Energy companies have reduced the number of rigs drilling for oil in the United States to the lowest since August, shifting more rigs in favor of natural gas as crude prices dive,

Equinox Class Scrubber Systems Receive Certification

Algoma Central Corporation (“Algoma”), the largest Canadian shipowner and operator of domestic Great Lakes vessels announces that it has received all requisite

MARAD Tests Alternative Power for Ships

The Maritime Administration (MARAD) is testing state-of-the-art, environmentally efficient technology onboard the Training Ship (TS) Kennedy.   The National Defense

Technology

Wärtsilä, Diesel United Renew Pact

Wärtsilä and Diesel United Ltd in Japan have signed a ten-year renewal of their co-operation agreement for the sale, manufacturing and servicing of Wärtsilä low-speed marine engines.

MARAD Tests Alternative Power for Ships

The Maritime Administration (MARAD) is testing state-of-the-art, environmentally efficient technology onboard the Training Ship (TS) Kennedy.   The National Defense

Ship Emissions: Chevron Lube Gains Key Approval

A new Chevron Marine Lubricants 100 BN cylinder oil, which is designed to offer ship owners the ability to achieve the latest emissions legislation, has received full sign off from a key engine maker.

Casualties

USCG Suspends Search for the 2 Migrants

The Coast Guard suspended its search Wednesday at 3 p.m. for two missing Cuban migrants in the vicinity of Caesar Creek, Florida, to Haulover Inlet, Florida.

Miko Marine Launches US Subsidiary

Miko Marine AS has opened a subsidiary in Morgan City, La. from where it will be able to supply ship operators and salvage companies throughout the United States with its range of products,

USCG Rescues Injured Woman from NC Sailboat

The Coast Guard medevaced an injured woman from a grounded sailboat Sunday just east of Seagate. Watchstanders at Coast Guard Sector North Carolina in Wilmington

News

U.S. Drillers Cut Rigs to Lowest since August

Energy companies have reduced the number of rigs drilling for oil in the United States to the lowest since August, shifting more rigs in favor of natural gas as crude prices dive,

Equinox Class Scrubber Systems Receive Certification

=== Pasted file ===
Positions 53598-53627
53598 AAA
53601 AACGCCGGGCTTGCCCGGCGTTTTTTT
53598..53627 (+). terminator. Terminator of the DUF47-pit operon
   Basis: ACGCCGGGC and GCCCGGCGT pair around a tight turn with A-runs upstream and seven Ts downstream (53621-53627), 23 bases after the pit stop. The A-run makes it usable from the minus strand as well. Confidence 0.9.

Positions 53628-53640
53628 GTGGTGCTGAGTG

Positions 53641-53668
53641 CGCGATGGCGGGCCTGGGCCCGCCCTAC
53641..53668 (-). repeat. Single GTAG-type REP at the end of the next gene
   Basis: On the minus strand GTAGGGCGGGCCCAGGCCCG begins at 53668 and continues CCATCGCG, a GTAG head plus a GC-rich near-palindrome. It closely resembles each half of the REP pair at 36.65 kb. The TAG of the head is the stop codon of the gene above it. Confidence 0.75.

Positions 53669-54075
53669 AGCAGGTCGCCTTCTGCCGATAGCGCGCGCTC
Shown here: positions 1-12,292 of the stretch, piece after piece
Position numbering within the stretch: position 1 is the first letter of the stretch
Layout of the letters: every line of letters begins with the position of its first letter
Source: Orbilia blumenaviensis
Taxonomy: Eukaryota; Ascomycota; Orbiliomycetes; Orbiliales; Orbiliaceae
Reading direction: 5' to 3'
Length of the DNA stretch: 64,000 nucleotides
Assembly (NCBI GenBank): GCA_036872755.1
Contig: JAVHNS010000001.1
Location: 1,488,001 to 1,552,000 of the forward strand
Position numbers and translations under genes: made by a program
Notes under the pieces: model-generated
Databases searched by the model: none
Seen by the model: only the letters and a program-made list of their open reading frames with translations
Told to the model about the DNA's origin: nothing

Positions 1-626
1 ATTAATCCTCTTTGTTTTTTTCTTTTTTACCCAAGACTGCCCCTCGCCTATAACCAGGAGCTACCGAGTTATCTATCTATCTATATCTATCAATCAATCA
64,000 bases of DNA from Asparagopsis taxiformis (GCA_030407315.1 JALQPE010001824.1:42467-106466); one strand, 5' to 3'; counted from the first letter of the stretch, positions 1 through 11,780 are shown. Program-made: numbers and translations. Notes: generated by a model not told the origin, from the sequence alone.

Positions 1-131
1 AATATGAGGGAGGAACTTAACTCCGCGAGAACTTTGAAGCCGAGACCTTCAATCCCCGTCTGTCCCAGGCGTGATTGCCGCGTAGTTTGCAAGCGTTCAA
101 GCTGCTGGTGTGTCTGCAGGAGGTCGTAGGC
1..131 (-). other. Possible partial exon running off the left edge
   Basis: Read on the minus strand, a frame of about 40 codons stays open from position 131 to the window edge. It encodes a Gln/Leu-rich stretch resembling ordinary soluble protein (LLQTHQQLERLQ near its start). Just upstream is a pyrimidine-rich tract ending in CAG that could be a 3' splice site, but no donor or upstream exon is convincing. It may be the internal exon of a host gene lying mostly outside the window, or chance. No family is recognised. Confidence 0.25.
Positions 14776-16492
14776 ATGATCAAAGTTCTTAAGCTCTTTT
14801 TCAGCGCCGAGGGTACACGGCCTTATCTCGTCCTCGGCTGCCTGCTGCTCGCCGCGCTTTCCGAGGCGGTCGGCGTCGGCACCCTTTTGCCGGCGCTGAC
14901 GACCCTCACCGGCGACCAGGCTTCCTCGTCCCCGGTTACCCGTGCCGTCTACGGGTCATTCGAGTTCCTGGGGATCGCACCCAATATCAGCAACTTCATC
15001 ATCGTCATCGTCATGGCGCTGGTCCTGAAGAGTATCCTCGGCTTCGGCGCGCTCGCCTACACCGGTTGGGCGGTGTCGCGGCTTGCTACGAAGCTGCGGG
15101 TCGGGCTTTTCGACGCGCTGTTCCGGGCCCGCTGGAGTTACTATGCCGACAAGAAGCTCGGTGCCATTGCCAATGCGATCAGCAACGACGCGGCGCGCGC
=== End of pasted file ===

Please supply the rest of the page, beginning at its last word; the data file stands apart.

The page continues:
Algoma Central Corporation (“Algoma”), the largest Canadian shipowner and operator of domestic Great Lakes vessels announces that it has received all requisite

Wärtsilä, Diesel United Renew Pact

Wärtsilä and Diesel United Ltd in Japan have signed a ten-year renewal of their co-operation agreement for the sale, manufacturing and servicing of Wärtsilä low-speed marine engines.

Maritime Safety

Italy Ending Med Sea Rescues

Rights groups warn of risk of more deaths; EU mission Triton will have more limited scope. Italy said on Friday it would close a sea rescue mission that has saved the lives of more than 100,

St. Lawrence Seaway Workers Extend Strike Deadline

The union that represents workers on the St. Lawrence Seaway, the waterway that links the Great Lakes and the Atlantic Ocean, has extended a strike deadline to Monday at 5 p.

New Functionality in WatchMate Vision

Vesper Marine has announced updates to its WatchMate Vision and XB-8000 product lines.   Now, in addition to transmitting and receiving position, course, speed

Insurance

Braemar Hosts Insurance Experts

Braemar (incorporating The Salvage Association) welcomed an invited group of marine insurance professionals onto its specialist port and shipyard familiarization

Monitoring U.S. Troops Returning from Ebola Mission

Secretary Hagel has signed an order that validated a recommendation from the Joint Chiefs of Staff to place all U.S. military service members returning from

UK P&I Club: 6.5% General Increase for 2015

The UK P&I Club board has agreed at its meeting on October 27, 2014 that the general increase for the 2015 renewal will be 6.5%. The premium rating increase

P&I Clubs

UK P&I Club: 6.5% General Increase for 2015

The UK P&I Club board has agreed at its meeting on October 27, 2014 that the general increase for the 2015 renewal will be 6.5%. The premium rating increase

 
 
Maritime Careers / Shipboard Positions Maritime Contracts Maritime Security Maritime Standards Navigation Offshore Oil Pipelines Port Authority Ship Repair Shipbuilding / Vessel Construction
rss | archive | history | articles | privacy | terms and conditions | contributors | top maritime news | about us | copyright | maritime magazines
maritime security news | shipbuilding news | maritime industry | shipping news | maritime reporting | workboats news | ship design | maritime business

Time taken: 0.2150 sec (5 req/sec)